Domenico Compagnone, Filippo Mandelli, Matteo Ponzo, Francesco Langella, Riccardo Cecchinato, Marco Damilano, Andrea Redaelli, Giuseppe Maria Peretti, Daniele Vanni, Pedro Berjano

August 2023, pp 1 - 8 Review Article Read Full Article 10.1007/s00586-023-07891-2

First Online: 16 August 2023


This systematic review aims to investigate the complication rate of endoscopic spine surgeries, stratifying them by technique, district and kind of procedure performed.


This study was conducted according to the PRISMA statement. The literature search was conducted in MEDLINE, CINAHL, EMBASE, Cochrane Register, OTseeker and ScienceDirect database. Types of studies included were observational studies (cohort studies, case–control studies and case series) and randomised or quasi-randomised clinical with human subjects. No restrictions on publication year were applied. Repeated articles, reviews, expert's comments, congress abstracts, technical notes and articles not in English were excluded. Several data were extracted from the articles. In particular, data of perioperative (≤ 3 months) and late (> 3 months) complications were collected and grouped according to: (1) surgical technique [uniportal full-endoscopic spine surgery (UESS) or unilateral biportal endoscopic spine surgery (UBESS)]; (2) spinal district treated [cervical, thoracic or lumbar] and (3) type of procedure [discectomy/decompression or fusion]. Complication analysis was performed in subgroups with at least 100 patients to have clinically meaningful statistical validity.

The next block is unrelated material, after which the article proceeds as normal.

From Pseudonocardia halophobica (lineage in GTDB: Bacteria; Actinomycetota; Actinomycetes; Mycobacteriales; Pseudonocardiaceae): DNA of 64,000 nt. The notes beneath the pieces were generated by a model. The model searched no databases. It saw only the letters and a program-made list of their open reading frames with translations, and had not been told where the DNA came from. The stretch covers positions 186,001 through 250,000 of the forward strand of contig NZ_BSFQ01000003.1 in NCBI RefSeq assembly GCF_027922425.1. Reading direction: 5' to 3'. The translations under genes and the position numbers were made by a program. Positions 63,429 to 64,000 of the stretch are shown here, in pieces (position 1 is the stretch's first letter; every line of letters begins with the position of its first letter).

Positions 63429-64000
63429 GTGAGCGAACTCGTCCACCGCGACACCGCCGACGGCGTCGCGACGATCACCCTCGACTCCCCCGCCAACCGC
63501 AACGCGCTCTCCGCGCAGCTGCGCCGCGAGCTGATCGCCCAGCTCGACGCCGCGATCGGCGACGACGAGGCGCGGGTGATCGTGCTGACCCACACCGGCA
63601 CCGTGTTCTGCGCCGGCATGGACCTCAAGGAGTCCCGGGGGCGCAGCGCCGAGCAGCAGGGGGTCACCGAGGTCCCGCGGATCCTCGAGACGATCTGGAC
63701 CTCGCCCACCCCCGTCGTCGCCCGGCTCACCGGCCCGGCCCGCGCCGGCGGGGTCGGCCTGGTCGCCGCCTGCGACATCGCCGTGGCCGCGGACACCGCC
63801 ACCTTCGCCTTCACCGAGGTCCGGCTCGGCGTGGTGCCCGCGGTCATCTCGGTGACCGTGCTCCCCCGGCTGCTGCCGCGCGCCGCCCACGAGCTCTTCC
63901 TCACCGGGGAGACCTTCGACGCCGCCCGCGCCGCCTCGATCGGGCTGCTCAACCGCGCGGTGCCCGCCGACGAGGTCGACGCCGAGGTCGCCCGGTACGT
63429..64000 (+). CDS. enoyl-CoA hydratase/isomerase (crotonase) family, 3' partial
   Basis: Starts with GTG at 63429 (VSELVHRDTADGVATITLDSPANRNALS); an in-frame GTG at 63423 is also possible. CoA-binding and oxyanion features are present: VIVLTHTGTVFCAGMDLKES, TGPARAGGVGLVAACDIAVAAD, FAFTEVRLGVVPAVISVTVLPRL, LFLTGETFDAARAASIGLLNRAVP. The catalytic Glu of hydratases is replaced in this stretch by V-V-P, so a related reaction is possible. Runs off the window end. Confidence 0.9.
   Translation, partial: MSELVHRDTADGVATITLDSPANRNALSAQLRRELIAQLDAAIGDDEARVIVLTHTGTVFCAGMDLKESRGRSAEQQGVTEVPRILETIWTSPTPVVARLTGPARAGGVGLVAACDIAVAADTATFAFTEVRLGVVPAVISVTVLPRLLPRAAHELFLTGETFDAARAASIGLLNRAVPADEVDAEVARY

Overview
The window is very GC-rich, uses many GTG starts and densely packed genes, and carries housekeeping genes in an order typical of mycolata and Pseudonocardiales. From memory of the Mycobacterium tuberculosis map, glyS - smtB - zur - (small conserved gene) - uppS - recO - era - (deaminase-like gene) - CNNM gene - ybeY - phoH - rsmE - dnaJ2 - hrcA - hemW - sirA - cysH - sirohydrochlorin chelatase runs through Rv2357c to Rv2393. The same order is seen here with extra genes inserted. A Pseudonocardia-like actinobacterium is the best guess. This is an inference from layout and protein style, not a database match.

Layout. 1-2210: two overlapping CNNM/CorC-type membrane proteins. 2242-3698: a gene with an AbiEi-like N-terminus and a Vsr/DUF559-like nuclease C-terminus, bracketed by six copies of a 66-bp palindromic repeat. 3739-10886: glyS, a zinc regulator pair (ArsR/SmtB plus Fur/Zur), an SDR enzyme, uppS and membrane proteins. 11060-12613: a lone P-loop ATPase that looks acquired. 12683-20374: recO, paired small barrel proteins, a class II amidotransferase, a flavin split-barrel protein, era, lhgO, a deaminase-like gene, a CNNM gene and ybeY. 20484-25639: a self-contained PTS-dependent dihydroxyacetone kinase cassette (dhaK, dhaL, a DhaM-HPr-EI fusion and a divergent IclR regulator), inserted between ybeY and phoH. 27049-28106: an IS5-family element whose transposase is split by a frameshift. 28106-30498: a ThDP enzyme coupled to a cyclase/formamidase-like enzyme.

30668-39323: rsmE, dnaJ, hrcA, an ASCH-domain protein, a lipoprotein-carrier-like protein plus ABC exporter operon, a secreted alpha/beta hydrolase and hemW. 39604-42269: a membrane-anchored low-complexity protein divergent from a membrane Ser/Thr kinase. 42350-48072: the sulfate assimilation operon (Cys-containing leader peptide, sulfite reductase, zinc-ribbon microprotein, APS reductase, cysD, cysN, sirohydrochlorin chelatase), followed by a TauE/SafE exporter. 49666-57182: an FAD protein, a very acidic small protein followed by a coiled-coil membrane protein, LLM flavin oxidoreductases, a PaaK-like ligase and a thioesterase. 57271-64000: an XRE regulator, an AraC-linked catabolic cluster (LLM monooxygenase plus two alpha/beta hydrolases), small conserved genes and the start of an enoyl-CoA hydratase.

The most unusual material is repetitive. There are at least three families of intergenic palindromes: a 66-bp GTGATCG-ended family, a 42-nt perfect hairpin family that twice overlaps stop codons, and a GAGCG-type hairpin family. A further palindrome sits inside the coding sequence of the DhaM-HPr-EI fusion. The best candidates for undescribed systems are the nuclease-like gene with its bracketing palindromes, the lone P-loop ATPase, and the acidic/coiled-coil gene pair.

A total of 117 full-text articles were assessed for eligibility. Of the 117 records included, 95 focused their research on UESS (14 LOE V, 33 LOE IV, 43 LOE III and five LOE II) and 23 on UBESS (three LOE V, eight LOE IV, 10 LOE III and two LOE II). A total of 20,020 patients were extracted to investigate the incidence of different perioperative and late complications, 10,405 for UESS and 9615 for UBESS.


The present study summarises the complications reported in the literature for spinal endoscopic procedures. On the one hand, the most relevant described were perioperative complications (transient neurological deficit, dural tear and dysesthesia) that are especially meaningful for endoscopic discectomy and decompression. On the other hand, late complications, such as mechanical implant failure, are more common in endoscopic interbody fusion.

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